From YouTube Stars, Literary Lions - WSJ: "... Book publishing is just the latest slice of the media market that YouTube stars are venturing into as they try to capitalize on their online celebrity. Style guru Bethany Mota and “MysteryGuitarMan” Joe Penna now have television shows. Others, like video blogger Jenna Marbles, have radio gigs. Some, like comedians Anthony Padilla and Ian Hecox, even have movie deals. Stylist Ms. Phan and others are striking endorsement deals as companies seek to reach elusive younger consumers. Books are another means to market to the mammoth fan bases that YouTube sensations have built on the video-streaming site. Many YouTube content creators complain that they don’t make much from the site, partly because YouTube typically keeps 45% of the revenue generated from advertising...."
Graydon Carter, editor-in-chief at Vanity Fair, discusses the future of media and publishing. He speaks with Stephanie Ruhle and Emily Chang at the Vanity Fair New Establishment Summit. (Source: Bloomberg Oct 8)
"The purchase and sale of news reporters by powerful institutions and influential people are hardly a new phenomenon. But like all manifestations of disproportionate wealth, it's been raised to glorious new heights during the early 21st century. Not only are journalists suborned by "access" into seeing things their bidders' way--access to company CEOs, access to entertainment and sports stars, advance access to the next Apple product--but increasingly they're directly employed by the companies they're supposed to be covering objectively. We can spin it any way we want.- Dodgers PR chief Joe Jareck explains why the team set up its own online news outlet. The folly of these arrangements is now vividly on display, thanks to the travails of the National Football League. As Stefan Fatsis documents in a superb piece at Slate.com, some of the nation's most experienced and dedicated football reporters have downplayed the Ray Rice scandal in their work. Why? Because they work for NFL.com...." read more at: The NFL scandal shows why you shouldn't get your news from the PR dept. - LA Times more news below
Goodbye and good luck to all of us : Columbia Journalism Review: ".... I’ve had chance to give considerable thought to the disruption, transformation—or whatever you want to call it —that began to hit home just as I was coming on board here in the spring of 2007. Along the way, I’ve come to some rather firm (some would say blunt) opinions on discrete media issues, like, for instance, the false promise of free news and the cost of amped-up newsroom productivity requirements, among other things. But I don’t pretend to know what’s going to work for the future of news. And after a recent tour of efforts to figure it out at places as different as Bloomberg, First Look, and Al Jazeera America, it is clear enough that they don’t know either. In fact, I don’t know if anybody knows. If someone tells you they do know, they’re probably a consultant...." (read more at link above)
Why the Guardian is smart to bet on live events and a membership model instead of paywalls — Tech News and Analysis: "... The Guardian isn’t the only newspaper to offer a form of membership, with different benefits based on how much they contribute: the Wall Street Journal offers something called WSJ+ to paying subscribers, which gives them access to invitation-only talks by experts on various topics, as well as special events like museum tours, or discounts on a round of golf at a private course. The New York Times also offers something called “Premier,” which gives subscribers who pay extra access to special features, including behind-the-scenes interviews with journalists...." (read more at link above)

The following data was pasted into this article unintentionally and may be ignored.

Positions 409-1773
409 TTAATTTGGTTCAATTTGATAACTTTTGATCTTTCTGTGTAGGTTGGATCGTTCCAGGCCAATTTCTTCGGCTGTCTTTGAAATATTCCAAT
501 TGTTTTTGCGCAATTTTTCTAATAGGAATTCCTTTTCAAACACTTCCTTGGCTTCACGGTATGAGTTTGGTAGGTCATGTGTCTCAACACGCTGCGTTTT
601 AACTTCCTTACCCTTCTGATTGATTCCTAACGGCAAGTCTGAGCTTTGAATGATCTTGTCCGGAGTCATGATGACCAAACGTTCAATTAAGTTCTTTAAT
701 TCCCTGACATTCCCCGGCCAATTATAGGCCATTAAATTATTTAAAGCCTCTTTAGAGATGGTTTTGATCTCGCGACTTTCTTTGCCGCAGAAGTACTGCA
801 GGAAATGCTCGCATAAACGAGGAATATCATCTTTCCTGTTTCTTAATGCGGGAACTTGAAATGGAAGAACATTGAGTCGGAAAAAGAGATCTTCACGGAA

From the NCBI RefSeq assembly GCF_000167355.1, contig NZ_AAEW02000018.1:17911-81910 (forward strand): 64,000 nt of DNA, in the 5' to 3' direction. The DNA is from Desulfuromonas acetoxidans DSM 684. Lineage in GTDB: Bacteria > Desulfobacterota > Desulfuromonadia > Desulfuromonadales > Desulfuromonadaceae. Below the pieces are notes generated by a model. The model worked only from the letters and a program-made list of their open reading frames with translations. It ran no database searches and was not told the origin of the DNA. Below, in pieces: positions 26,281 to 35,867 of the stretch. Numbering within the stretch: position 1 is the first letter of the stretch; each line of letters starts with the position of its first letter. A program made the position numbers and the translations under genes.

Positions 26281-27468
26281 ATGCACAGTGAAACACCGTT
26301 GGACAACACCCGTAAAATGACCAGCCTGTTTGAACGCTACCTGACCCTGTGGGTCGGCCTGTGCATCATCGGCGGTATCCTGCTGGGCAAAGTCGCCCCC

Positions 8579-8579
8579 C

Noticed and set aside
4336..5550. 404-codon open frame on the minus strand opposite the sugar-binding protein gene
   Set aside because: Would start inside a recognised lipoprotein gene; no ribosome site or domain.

Last Call — Medium: "....The death of newspapers is sad, but the threatened loss of journalistic talent is catastrophic. If that’s you, it’s time to learn something outside the production routine of your current job. It will be difficult and annoying, your employer won’t be much help, and it may not even work, but we’re nearing the next great contraction. If you want to get through it, doing almost anything will be better than doing almost nothing." (read more at link above)
Good read on Mark Gurman, senior editor and "scoop master" at 9to5Mac.com -- excerpt:
Apple can't hide from a 20-year-old reporter : Columbia Journalism Review: "... Is Gurman a legitimate beat reporter? Apple apparently doesn’t think so. The company doesn’t respond to him and has never invited him to a press event. (Not surprisingly, a spokesman did not reply to a request for comment about Gurman.) He attends Apple’s largest annual conference as a developer. He follows their big product announcements, which have an annoying habit of materializing before major exams, like everyone else: either via a live stream, if Apple provides one, or via the dozens of live bloggers who have more coveted status with Apple and land invites. “I don’t look at this as fair at all,” Gurman said. “But is it holding me back? Clearly not.” Swisher isn’t entirely sure Gurman is a reporter either — at least in the classical way one used to think of reporters. “He really loves Apple, but he’s not a cheerleader,” she said. “He loves the topic. And therefore he brings that curiousness into his writing. It creates a really compelling read. It’s much more passion than journalism, but it turns out he commits journalism all the time.”..." (read more at the link above)